Tuesday, April 13, 2010

Fig leaves

Isn't it amazing what we do in our shame? Adam and Eve recognize, in this new experience of sin, that they are naked. Why is this a problem? They've been naked all along and it hasn't been an issue. But now, when sin is loose in the world, in their relationship, they feel the need for self-protection, to cover up their nakedness. They feel vulnerable, and they are.

We do exactly the same thing. We cover ourselves because we know that there are people in the world who will hurt us. Sometimes they hurt us because they are malicious and they are seeking to do us damage, but more often they are simply acting out of their own hurt and shame and we become incidental victims to the consequences of their sin. A teacher has had an argument with her husband before she leaves for work in the morning and her students get an extra helping of stern-and-demanding all day. Your boss dresses you down and you kick the dog on the way in the front door. It's almost a cliche.

But there's a deeper level to all this. First, notice that the fig leaves are an attempt to cover, to deny, our sin. But our nakedness is not our sin. We think our vulnerability is the problem and we try to "fix" it. So we build walls around our vulnerability. We promise ourselves we won't ever let anybody get close enough to hurt us in that particularly tender spot. We deny that tenderness even exists in us. If anyone or anything gets too close, we close off and wall up and walk away. Nothing to see here, folks. After a while we start to believe the lie that we don't feel, don't hurt, don't care, don't love. It's all rooted in a hurt and vulnerability we'd just as soon deny. This is so often the story behind a married couple who say, "We just don't love each other any more -- there's no point in keeping up this sham." They head for divorce court thinking next time they'll get it right, but the root issue -- the fear of wounding, the fig leaves over their unresolved vulnerability -- is still there and it destroys the second marriage, and the third.

The other part of this -- and we don't like looking in this mirror -- is that our disobedience to God hurts other people. Because our walls, our inner vows, our determination to avoid pain, are all disobedience to God who says, "Come to me and I will give you rest" (see Matthew 11:28-30) and "I am the Lord who heals you" (Exodus 15:26). We decide to cover and protect ourselves -- and as we deal with our own wounds, everyone within range gets to share our pain. We don't like to admit it, but most of the wounds we inflict are involuntary. We don't want to cause pain, but my friend's saying is true of us -- "Hurt people hurt people."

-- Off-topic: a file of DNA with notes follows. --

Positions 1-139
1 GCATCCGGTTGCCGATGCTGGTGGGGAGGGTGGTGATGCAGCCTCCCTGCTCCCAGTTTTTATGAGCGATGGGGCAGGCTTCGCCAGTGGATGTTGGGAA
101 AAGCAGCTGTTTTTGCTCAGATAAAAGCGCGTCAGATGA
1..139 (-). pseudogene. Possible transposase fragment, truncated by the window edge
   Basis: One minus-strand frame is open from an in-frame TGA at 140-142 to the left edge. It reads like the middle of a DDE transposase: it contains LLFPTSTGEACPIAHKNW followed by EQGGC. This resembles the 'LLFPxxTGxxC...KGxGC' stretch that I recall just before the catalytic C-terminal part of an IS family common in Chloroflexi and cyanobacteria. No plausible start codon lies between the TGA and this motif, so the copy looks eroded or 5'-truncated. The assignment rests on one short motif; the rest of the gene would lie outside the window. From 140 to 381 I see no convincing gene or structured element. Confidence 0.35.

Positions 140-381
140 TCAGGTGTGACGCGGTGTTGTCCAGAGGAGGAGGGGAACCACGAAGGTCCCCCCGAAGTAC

Instinctively we know that our sin needs to be covered. That is true. But instead of going to God in repentance (which is very different from shame) we patch together leaves and make an ineffective suit that cuts us off from others and from God. We spend our time rearranging the leaves, patching the holes, and our attention is taken from a God-given focus outward -- love -- and we turn inward, concerned about ourselves and our self-protection. God wants to cover our sin AND protect us in our vulnerability, but these fig leaves are not his chosen instrument. He is wise enough to know that covering our sin, healing our hurt, and protecting us from sin's consequences will take much more than this breezy underwear we've woven. So notice (leaping ahead in the story) what God does in Genesis 3:21. He makes effective clothing for Adam and Eve. What is required for them to be clothed in "garments of skins"? The shedding of blood. Something had to die to cover their sin. This animal that gave its life to clothe and protect Adam and Eve becomes a precursor, a foreshadowing, of Jesus who gave his life, shed his blood, so that our sin might be covered and we might be healed in the refuge of his love.

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